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Financial Planning > Trusts and Estates > Estate Planning

No estate plan? 3 reasons your clients' children are at risk

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As parents, we all have hopes and dreams for our children. We picture the milestones of graduation, marriage, career and everything in between. And we picture ourselves beside them, supporting them, guiding them, challenging them, and just being there for them.

But if the unthinkable should happen, would your clients’ children face the future with a carefully prepared plan, or without one?  Here are three ways your parent clients are putting their children at risk by not having an estate plan in place.

See also: 5 estate planning black holes

estate plan judge

1.       The court will choose the children’s guardian.

Choosing a potential guardian for your own children is emotionally challenging. Parents must consider the specific needs of the children, the family dynamics … and the list goes on. It is a tough decision to make. But if parents don’t make it in advance, a judge will. Will that judge know and understand all of the children’s needs like a parent does? By completing a will, parents make the choice.

Locked up money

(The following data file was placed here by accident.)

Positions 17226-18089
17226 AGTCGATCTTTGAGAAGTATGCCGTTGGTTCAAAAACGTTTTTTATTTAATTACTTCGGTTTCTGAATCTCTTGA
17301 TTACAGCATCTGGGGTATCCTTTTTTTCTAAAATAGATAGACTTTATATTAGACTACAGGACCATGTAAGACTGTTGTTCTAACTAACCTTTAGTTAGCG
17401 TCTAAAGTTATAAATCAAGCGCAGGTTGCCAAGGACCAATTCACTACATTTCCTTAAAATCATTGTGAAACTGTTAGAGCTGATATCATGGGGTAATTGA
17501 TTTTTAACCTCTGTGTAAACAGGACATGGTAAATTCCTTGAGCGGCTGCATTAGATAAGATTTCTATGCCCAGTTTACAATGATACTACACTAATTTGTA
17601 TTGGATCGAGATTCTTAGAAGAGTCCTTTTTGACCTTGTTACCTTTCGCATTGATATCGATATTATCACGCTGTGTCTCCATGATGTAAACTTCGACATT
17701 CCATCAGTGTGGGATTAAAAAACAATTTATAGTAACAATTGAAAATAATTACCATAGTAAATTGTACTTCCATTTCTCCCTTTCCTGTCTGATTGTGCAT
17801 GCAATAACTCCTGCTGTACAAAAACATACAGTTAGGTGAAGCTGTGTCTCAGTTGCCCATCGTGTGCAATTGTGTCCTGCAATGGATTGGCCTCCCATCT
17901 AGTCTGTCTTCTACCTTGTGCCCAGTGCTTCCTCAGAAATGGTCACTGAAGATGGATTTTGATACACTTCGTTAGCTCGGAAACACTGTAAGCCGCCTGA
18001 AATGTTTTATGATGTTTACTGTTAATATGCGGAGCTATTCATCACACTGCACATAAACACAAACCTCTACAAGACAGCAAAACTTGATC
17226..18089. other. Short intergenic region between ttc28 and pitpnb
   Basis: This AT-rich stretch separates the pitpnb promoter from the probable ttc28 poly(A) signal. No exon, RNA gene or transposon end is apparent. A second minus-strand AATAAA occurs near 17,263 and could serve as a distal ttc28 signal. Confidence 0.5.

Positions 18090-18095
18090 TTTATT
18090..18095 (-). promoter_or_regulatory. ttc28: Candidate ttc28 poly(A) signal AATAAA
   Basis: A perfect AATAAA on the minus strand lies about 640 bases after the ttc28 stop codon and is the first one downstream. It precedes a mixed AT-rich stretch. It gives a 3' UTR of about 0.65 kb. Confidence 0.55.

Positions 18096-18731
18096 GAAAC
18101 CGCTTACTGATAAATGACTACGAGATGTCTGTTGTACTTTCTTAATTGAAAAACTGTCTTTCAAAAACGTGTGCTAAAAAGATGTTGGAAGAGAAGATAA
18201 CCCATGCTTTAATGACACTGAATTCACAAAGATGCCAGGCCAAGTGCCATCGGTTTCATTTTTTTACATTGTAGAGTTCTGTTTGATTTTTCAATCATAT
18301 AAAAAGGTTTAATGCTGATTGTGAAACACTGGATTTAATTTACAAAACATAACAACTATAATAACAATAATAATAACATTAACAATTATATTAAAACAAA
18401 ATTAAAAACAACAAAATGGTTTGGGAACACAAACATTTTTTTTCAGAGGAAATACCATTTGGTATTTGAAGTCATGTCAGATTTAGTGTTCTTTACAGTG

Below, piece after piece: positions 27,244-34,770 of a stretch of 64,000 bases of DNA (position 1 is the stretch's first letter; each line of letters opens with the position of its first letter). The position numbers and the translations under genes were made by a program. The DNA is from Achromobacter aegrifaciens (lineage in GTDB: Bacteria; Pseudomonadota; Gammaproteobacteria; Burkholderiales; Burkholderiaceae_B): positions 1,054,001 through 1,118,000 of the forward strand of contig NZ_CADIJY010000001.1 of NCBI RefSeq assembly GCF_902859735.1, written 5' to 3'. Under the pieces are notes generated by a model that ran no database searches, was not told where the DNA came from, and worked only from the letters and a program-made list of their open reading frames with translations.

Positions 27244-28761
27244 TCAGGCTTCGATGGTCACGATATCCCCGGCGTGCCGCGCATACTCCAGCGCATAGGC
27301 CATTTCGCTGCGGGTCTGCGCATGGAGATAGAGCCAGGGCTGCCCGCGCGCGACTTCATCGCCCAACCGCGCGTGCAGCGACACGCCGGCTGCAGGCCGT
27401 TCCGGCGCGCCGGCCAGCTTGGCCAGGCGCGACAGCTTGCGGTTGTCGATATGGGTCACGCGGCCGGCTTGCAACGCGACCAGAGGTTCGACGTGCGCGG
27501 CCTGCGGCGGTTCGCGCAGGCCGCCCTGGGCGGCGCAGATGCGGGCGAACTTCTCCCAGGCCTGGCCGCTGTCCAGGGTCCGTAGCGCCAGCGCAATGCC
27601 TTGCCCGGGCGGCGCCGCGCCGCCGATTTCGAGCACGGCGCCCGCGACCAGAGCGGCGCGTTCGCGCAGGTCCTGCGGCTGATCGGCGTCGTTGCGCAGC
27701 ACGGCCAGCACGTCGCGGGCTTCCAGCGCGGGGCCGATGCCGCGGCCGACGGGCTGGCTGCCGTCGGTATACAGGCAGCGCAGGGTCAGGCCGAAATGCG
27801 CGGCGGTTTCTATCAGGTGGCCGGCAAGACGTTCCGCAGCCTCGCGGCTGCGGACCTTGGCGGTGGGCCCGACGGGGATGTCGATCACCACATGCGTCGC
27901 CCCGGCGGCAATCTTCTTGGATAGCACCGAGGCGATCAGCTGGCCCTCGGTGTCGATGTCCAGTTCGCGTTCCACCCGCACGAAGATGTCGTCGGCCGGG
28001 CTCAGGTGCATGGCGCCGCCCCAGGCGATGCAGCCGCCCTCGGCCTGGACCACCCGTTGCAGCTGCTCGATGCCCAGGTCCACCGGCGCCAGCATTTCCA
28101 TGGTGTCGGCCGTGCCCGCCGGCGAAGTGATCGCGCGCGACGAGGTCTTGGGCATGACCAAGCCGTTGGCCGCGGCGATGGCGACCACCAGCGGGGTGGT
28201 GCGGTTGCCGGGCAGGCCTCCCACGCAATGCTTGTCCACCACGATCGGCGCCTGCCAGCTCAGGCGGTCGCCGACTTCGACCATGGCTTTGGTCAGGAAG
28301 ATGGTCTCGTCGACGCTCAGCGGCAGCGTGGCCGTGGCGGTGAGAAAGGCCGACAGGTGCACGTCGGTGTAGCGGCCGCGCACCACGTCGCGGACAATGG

2.       The court will manage the children’s money.

Life insurance and retirement benefits, along with the rest of your client’s estate, can’t go directly to his or her children. In California and in most states, the executor will have to put that money into a special account that requires court permission to access. The court will not award the estate to minor children until they turn 18. Even the guardian will not be able to access any of that money without the court’s approval. However, with a trust, the trustee is completely in charge and does not have to ask permission from the court when choosing how to best use the estate to support the children.

See also: How to protect life insurance beneficiaries from a windfall

court costs

3.       Figuring it out in court takes precious time and money.

While the court can act “quickly” in emergency situations, your client’s family will likely have to spend extra money for legal assistance to get the appropriate paperwork to the court and then wait for the court to approve their request. Realistically, that process could take weeks or even months. In contrast, a successor trustee would step in immediately, removing uncertainty and providing stability during this crucial time. By having a plan in place, your clients can remove some of the uncertainty their families would face. Without a plan in place, the family and the court will have to scramble to appoint someone to be in charge of the money and the children.

Preparing an estate plan is easier than most people think. And the cost of having a professionally prepared estate plan pales in comparison to the consequences of failing to plan. 

For more on estate planning, see:

Budget proposal targets estate planning tools

10 estate planning tax facts you need to know

Estate planning in a post-fiscal cliff world


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